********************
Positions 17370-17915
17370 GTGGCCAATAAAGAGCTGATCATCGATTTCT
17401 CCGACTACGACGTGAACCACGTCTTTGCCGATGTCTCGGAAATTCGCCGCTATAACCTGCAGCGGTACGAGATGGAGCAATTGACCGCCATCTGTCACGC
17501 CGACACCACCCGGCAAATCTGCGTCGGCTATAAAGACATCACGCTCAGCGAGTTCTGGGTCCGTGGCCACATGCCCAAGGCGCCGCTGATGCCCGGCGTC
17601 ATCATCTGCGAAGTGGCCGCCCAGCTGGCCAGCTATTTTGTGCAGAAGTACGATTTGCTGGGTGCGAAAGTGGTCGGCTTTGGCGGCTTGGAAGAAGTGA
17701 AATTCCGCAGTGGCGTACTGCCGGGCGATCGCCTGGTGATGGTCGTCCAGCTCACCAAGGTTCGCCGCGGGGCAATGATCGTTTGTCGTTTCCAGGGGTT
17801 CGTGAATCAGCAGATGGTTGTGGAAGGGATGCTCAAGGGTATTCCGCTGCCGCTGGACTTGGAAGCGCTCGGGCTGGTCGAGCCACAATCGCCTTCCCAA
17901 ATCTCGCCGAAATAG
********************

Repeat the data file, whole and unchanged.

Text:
Positions 17370-17915
17370 GTGGCCAATAAAGAGCTGATCATCGATTTCT
17401 CCGACTACGACGTGAACCACGTCTTTGCCGATGTCTCGGAAATTCGCCGCTATAACCTGCAGCGGTACGAGATGGAGCAATTGACCGCCATCTGTCACGC
17501 CGACACCACCCGGCAAATCTGCGTCGGCTATAAAGACATCACGCTCAGCGAGTTCTGGGTCCGTGGCCACATGCCCAAGGCGCCGCTGATGCCCGGCGTC
17601 ATCATCTGCGAAGTGGCCGCCCAGCTGGCCAGCTATTTTGTGCAGAAGTACGATTTGCTGGGTGCGAAAGTGGTCGGCTTTGGCGGCTTGGAAGAAGTGA
17701 AATTCCGCAGTGGCGTACTGCCGGGCGATCGCCTGGTGATGGTCGTCCAGCTCACCAAGGTTCGCCGCGGGGCAATGATCGTTTGTCGTTTCCAGGGGTT
17801 CGTGAATCAGCAGATGGTTGTGGAAGGGATGCTCAAGGGTATTCCGCTGCCGCTGGACTTGGAAGCGCTCGGGCTGGTCGAGCCACAATCGCCTTCCCAA
17901 ATCTCGCCGAAATAG